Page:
Scores of arrests on blasphemy charges are reported each year and most of the accused are refused bail because of the danger of mob violence. In one case, five Ahmadi teenagers were arrested in January 2009 for allegedly writing the Prophet Mohammed's name on the walls of a toilet in a Sunni mosque. The arrest reportedly occurred when they voluntarily appeared before the police to deny the allegation. A fact-finding mission by the Human Rights Commission of Pakistan concluded that there was no witness to the deed and no evidence linking the accused with the alleged action. In January 2009, five Christians, held on blasphemy charges since April 2007, were acquitted and released from custody in Punjab following reconciliation meetings between Muslim clerics and Christian representatives. Another two Christians, both elderly men from Faisalabad, Punjab, were acquitted by the Lahore High Court in April 2009. In November 2006, the two had been sentenced to 10 years in prison for allegedly burning pages from the Koran, a charge reportedly fabricated due to a land dispute. Although there have been occasional acquittals on blasphemy charges, in virtually all cases those acquitted have been forced into hiding or even exile, out of fear of attacks by religiously-motivated extremists.

The government of Pakistan also has been active in the international arena in promoting limitations on freedom of religion or belief. As it has done in UN bodies since 1999, in March 2009 Pakistan once again presented a resolution to the UN Human Rights Council in Geneva supporting measures to halt the so-called “defamation of religions”. The backers of the resolution claim that their aim is to promote religious tolerance, but in practice such laws routinely criminalize and prosecute what is often deemed—capriciously by local officials in countries where such laws exist—to be “offensive” or “unacceptable” speech about a particular, favored religion or sect. Defamation of religion laws clearly violate principles outlined in international human rights instruments, which guarantee the right to freedom of expression, as well as freedom of thought, conscience, and religion. Moreover, they appear to grant rights to entire religions rather than to individuals. Regrettably, the resolution passed the Council with 23 votes. Eleven countries voted against the resolution and 13 countries abstained.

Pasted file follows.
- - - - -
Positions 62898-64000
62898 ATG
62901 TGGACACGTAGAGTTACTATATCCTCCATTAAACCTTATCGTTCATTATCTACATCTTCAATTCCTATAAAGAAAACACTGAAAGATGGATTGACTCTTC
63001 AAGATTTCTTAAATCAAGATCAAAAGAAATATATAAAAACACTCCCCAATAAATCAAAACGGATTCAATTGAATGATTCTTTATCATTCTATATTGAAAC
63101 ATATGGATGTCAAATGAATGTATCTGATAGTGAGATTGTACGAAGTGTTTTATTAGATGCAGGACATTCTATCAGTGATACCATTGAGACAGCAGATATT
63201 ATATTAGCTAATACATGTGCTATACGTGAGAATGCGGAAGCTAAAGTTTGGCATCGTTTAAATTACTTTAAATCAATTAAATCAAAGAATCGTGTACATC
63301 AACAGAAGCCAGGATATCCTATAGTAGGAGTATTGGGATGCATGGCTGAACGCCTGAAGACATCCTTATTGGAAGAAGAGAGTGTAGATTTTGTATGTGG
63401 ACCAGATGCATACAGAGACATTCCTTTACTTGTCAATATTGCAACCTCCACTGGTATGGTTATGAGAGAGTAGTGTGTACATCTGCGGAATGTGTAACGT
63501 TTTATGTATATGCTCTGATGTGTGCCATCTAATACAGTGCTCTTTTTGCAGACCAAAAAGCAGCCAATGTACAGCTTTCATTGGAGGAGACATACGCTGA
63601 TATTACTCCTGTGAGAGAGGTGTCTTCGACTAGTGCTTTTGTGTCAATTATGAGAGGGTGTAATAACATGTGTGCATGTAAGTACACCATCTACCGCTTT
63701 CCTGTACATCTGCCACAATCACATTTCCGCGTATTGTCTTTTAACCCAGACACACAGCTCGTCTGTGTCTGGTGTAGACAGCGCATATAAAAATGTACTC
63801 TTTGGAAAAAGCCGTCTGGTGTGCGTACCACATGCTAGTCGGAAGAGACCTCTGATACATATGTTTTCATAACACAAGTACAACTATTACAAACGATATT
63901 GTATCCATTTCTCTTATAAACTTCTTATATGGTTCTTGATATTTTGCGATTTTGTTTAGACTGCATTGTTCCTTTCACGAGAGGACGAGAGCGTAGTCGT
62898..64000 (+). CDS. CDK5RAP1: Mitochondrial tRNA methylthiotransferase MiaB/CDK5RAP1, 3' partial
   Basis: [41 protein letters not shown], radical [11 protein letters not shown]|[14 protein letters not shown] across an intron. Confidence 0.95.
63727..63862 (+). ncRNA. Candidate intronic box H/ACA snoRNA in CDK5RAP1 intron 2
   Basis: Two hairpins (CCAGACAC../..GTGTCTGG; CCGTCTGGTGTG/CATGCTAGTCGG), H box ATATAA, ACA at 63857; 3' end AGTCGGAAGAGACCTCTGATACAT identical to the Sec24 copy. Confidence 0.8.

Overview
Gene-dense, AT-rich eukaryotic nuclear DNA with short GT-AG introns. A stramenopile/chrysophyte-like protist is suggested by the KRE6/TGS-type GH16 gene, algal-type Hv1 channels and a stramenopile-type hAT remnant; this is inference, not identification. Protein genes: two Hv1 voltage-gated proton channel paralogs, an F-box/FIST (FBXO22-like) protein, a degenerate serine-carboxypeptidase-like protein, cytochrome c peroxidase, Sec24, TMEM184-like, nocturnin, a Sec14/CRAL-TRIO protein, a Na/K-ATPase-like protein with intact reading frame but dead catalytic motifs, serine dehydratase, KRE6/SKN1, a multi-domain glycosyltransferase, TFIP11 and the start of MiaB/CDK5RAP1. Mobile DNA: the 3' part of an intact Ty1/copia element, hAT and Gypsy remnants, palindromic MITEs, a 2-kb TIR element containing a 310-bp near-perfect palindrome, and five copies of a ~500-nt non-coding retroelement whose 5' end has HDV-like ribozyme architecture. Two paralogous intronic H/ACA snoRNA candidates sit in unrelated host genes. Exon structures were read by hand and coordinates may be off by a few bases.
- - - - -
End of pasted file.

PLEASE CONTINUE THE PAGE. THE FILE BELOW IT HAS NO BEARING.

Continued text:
The Commission has long been concerned with the serious religious freedom abuses that are perpetuated in Pakistan, some of which are condoned by the government of Pakistan itself. Since 2002, the Commission has recommended each year that Pakistan be designated a country of particular concern. The Commission has highlighted religious freedom problems in Pakistan through public hearings, meetings with the Administration and the Congress, letters to senior U.S. government officials, and press statements. In February and April 2009, the Commission called attention to the willingness of Pakistan’s provincial and central governments to accept an agreement conceding local control of the Malakand division, of which the Swat Valley is a part, to Taliban-associated extremists who routinely use violence to enforce their political and theological agendas, resulting in systematic human rights abuses and severe limitations on religious freedom.

In March 2009, the Commission held a hearing on Capitol Hill entitled, “Pakistan: The Threat of Religious Extremism to Religious Freedom and Security”. Experts discussed legal restrictions on religious freedom in Pakistan; the threat, particularly to women and religious minorities, of religiously motivated violence and intolerance; strategies for promoting tolerance in Pakistan's educational system, including Islamic schools; and how U.S. policy toward Pakistan could better support the institutions that promote respect for human rights, including freedom of religion or belief.